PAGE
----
The third speaker was Beverly Upton, the Executive Director of the San Francisco Domestic Violence Consortium. “I think our country is struggling with immigration, veteran’s affairs, parental rights, and marriage and relationships of all types. I think our country is in crisis and confused, but this courthouse, in this case, on this small mother and child’s shoulders, is criminal. We should not be trying to work out our nation’s policy stakes on this family, on this mother, and on this child.
“Everything that has been woven throughout this case should be decided on a much larger stage, not the stage of Yolo County and certainly not the shoulders of Nan-Hui and her child. I only hope that this case gains momentum and that people, not only in this country, but around the world, rally to protect these thousands of families that are affected by these terrible policies. We had a fairly good outcome today, but she is not out of danger yet and neither is her daughter. Let’s stand behind her, thank you.”
The community organizer at ASPIRE, associated with the Asian Law Caucus, was last to speak during the afternoon press conference. “We are calling for justice for Nan-Hui, her daughter, all the survivors of domestic violence, the survivors of the anti-immigrant status-quo…As the first undocumented API youth like group in the country, representing the undocumented API communities, representing our mothers, our sisters, our friends (anyone of them that could be Nan-Hui)— we stand in solidarity…We stand against the system that separates families and destroys communities. We stand with Nan-Hui…and we won’t stop until there is justice and until Nan-Hui is reunited with her daughter permanently.”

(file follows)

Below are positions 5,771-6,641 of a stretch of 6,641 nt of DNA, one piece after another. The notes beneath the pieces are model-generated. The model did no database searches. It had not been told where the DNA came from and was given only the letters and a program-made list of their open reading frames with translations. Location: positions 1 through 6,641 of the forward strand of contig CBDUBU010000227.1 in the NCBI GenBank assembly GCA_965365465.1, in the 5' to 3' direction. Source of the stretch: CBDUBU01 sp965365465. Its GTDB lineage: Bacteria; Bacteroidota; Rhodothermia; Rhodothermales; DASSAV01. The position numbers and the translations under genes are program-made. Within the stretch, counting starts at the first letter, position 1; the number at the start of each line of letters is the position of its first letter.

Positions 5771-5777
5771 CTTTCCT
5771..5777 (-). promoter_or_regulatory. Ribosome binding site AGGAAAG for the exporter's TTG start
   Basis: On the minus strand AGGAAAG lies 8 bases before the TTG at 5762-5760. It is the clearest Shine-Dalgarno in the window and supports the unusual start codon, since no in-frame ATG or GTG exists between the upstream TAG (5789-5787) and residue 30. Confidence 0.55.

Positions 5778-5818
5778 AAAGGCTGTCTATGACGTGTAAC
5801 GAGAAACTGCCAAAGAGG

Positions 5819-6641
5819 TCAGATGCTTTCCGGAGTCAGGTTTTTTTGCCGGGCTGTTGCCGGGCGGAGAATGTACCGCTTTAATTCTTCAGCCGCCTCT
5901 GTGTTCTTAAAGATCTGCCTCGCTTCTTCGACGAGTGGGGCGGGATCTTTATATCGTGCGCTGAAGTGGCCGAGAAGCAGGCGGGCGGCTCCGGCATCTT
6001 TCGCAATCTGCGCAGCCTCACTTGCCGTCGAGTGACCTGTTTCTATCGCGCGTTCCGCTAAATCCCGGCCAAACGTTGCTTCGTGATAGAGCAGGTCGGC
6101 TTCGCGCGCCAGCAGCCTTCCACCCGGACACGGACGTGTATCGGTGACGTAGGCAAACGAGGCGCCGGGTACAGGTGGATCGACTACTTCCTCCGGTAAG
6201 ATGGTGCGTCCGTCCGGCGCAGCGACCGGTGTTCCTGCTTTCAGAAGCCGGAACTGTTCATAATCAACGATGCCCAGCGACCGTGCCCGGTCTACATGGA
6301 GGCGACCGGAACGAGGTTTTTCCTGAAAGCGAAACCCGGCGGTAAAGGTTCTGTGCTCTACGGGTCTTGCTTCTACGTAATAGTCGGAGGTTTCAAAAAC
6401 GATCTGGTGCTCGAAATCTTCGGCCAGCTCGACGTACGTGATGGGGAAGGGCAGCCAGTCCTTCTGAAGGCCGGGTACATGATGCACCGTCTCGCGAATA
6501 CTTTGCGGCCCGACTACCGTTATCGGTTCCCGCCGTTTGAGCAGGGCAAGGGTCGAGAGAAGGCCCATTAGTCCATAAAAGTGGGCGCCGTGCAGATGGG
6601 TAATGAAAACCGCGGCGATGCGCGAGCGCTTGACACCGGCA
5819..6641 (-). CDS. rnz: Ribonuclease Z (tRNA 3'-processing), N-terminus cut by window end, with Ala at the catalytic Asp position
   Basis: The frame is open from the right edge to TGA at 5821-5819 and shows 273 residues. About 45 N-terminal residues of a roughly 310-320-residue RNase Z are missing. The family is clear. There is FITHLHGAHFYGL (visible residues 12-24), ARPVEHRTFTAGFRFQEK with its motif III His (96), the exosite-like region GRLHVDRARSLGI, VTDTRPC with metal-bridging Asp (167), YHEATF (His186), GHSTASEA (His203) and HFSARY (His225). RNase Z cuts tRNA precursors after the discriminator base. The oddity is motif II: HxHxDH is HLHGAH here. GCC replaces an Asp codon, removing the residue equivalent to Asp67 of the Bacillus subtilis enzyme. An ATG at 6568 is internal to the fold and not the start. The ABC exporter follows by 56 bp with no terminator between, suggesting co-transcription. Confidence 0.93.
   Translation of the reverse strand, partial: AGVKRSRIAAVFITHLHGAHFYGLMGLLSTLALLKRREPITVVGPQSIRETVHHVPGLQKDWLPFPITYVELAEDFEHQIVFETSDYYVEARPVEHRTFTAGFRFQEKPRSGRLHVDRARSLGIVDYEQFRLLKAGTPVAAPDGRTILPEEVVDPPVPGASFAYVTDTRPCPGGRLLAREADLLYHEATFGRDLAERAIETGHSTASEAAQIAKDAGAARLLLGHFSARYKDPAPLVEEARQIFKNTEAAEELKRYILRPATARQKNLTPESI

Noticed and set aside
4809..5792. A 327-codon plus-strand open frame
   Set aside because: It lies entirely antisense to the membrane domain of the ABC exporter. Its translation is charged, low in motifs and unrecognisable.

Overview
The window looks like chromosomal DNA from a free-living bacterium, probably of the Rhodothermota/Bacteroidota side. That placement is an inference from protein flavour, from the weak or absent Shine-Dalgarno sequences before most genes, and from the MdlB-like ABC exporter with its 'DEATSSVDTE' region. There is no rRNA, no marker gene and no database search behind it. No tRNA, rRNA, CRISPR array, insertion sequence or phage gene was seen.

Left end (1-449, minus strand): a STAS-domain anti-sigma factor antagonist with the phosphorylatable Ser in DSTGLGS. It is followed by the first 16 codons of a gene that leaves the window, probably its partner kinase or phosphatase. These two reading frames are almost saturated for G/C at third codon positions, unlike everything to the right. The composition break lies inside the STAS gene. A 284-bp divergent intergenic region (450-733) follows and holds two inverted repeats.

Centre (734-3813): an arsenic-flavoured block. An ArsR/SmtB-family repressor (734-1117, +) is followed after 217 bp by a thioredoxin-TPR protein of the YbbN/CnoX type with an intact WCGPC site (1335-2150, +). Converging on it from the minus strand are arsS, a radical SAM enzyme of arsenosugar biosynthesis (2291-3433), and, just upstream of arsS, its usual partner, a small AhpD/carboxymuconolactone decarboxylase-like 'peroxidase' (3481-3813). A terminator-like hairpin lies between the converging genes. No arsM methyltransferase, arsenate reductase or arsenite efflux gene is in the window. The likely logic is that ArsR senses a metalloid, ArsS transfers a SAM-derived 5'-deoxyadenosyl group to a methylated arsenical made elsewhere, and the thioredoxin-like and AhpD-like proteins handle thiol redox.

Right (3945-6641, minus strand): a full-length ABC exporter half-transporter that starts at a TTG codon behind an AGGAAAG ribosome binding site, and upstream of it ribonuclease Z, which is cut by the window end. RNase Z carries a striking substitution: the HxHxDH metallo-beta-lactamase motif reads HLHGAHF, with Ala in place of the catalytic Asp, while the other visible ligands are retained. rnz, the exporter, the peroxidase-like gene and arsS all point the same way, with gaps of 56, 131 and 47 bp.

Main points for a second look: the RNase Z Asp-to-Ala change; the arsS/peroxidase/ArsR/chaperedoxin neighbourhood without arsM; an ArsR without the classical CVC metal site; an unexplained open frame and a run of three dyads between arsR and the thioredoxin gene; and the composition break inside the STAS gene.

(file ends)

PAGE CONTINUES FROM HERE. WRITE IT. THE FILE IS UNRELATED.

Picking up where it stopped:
The press conference agenda was concluded and the floor was opened up for audience questions. The passion and numbers present for Nan-Hui Jo’s hearing this afternoon was impressive and may have had an effect on Judge Rosenberg’s final decision regarding sentencing. More information, if available, will be reported by the Vanguard at the earliest convenience.